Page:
Cambridge, MA (Vocus) February 6, 2008 -–
Visualizing Density, the Lincoln Institute book by landscape architect and land planner Julie Campoli and pilot and aerial photographer Alex S. MacLean, has been named by Choice magazine as an Outstanding Academic Title of 2007 and by the online journal Planetizen as one of the Top 10 Books for 2008. The book, which chronicles different densities in development and cities across the U.S., was also named a winner in the 51st Annual New England Book Show.
Choice magazine, a publication of the Association of College and Research Libraries, a division of the American Library Association, chose 646 books and electronic resources from 7,000 titles for its list, based on overall excellence in presentation and scholarship; importance relative to other literature in the field; distinction as a first treatment of a subject; originality; and value to undergraduates and undergraduate library collections. The list is in the January issue of Choice magazine and online at the American Library Association.
Planetizen, the online journal and planning news aggregator, chose Visualizing Density for its Top 10 Books of 2008 list based on editorial reviews, sales rankings, popularity, Planetizen reader nominations, number of references, recommendations from experts, and the book's potential impact on the urban planning, development and design professions.
Two other Lincoln Institute authors were included on the Planetizen list: Armando Carbonell, senior fellow and chair of the Department of Planning and Urban Form, for his contribution to Smart Growth in a Changing World (University of Chicago Press); and Patrick Condon, a visiting fellow at the Lincoln Institute, author of Design Charettes for Sustainable Communities (Island Press).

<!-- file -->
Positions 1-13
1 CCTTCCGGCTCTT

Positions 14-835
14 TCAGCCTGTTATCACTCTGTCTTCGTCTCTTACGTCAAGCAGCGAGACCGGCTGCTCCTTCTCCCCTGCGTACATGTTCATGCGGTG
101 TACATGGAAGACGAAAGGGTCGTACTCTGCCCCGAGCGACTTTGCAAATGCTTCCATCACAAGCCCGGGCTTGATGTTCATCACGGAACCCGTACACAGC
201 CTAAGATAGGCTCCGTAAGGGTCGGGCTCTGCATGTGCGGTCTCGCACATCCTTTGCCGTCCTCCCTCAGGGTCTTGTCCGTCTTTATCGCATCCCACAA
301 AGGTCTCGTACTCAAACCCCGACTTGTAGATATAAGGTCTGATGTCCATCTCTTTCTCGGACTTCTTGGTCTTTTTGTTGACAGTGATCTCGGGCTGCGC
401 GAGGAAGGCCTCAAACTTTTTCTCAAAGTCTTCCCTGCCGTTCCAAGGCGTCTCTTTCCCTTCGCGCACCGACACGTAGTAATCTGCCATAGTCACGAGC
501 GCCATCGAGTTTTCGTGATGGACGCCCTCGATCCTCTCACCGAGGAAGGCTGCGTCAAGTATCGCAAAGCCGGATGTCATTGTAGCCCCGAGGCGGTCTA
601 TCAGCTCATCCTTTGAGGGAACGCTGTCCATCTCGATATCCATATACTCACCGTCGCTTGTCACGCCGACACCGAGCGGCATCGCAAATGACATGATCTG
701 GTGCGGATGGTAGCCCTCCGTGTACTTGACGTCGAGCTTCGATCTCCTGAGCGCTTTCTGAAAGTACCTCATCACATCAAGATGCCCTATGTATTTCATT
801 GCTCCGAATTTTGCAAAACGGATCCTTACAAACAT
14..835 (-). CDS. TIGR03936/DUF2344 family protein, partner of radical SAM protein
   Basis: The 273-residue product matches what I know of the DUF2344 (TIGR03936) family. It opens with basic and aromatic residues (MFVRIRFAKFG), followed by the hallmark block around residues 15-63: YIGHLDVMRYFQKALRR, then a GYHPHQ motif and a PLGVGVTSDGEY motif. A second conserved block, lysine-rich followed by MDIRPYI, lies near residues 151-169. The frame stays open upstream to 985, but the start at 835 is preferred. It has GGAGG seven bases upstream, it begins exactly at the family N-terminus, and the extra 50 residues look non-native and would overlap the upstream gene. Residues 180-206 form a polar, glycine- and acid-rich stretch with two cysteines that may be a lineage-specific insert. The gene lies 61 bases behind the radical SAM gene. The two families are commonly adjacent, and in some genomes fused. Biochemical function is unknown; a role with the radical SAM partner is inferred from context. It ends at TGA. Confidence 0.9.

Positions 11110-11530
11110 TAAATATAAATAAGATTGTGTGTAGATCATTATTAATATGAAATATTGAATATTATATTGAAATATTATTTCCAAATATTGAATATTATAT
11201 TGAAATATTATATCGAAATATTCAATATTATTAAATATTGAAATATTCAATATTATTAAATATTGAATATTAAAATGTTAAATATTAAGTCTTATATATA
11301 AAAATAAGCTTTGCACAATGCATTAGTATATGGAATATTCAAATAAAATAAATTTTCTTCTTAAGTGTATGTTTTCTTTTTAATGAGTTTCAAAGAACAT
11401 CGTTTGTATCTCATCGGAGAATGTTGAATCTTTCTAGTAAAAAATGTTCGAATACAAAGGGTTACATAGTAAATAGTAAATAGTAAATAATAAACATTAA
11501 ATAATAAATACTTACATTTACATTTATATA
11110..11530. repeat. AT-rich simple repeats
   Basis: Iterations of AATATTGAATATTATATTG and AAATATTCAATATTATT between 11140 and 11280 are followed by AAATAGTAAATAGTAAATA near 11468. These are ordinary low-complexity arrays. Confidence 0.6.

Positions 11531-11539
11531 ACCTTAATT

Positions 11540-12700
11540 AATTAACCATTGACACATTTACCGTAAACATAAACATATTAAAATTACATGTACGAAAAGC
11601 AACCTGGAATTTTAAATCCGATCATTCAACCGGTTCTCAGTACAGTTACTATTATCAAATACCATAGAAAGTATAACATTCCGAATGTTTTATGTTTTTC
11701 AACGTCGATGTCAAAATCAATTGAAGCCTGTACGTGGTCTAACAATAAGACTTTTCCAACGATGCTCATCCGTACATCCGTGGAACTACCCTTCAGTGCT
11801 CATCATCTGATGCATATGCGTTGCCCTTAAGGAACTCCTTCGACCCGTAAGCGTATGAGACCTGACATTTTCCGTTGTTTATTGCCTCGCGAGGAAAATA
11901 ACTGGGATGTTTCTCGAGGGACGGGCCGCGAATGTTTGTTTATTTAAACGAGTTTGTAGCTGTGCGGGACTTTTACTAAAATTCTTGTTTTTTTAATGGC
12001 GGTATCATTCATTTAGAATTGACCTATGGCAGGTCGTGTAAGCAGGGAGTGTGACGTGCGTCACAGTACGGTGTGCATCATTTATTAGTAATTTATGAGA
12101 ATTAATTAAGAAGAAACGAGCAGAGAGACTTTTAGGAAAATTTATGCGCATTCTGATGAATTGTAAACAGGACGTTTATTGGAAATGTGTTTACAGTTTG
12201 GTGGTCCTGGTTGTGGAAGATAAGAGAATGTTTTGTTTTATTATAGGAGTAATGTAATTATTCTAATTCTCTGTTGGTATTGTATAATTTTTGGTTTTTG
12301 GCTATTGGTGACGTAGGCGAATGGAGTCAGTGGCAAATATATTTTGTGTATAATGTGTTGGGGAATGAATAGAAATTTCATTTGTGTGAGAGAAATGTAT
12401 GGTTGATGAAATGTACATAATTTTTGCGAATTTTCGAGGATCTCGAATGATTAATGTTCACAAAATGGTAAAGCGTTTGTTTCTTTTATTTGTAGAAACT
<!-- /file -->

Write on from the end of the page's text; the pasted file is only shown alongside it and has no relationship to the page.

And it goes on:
Visualizing Density (2007 / 160 pp / Paper / $39.95 including CD / ISBN 978-1-55844-171-2), includes an essay on the density challenge facing the United States, an illustrated manual on planning and designing for “good” density, and a photographic catalog noting density in housing units per acre for more than 250 neighborhoods.
Four photographs of each location are included—close-up, context, neighborhood, and plan views. This “density catalog” is also on an accompanying CD intended for educational purposes.
Design professionals frequently face public opposition to density in development projects. The book was a popular item at the Congress for the New Urbanism meeting in Philadelphia last May, and a session based on the book is planned for the Congress for the New Urbanism XVI in Austin in April this year.
Visualizing Density can be ordered at http://www.lincolninst.edu; a Visualizing Density page in the Resources and Tools section features additional material. The Lincoln Institute of Land Policy, a think-tank based in Cambridge, Mass., sponsors research, training, conferences, and demonstration projects on land use, urban planning, and tax policy as it relates to land. The Publications catalog lists books, policy focus reports, films, and CDs; E-books are also online.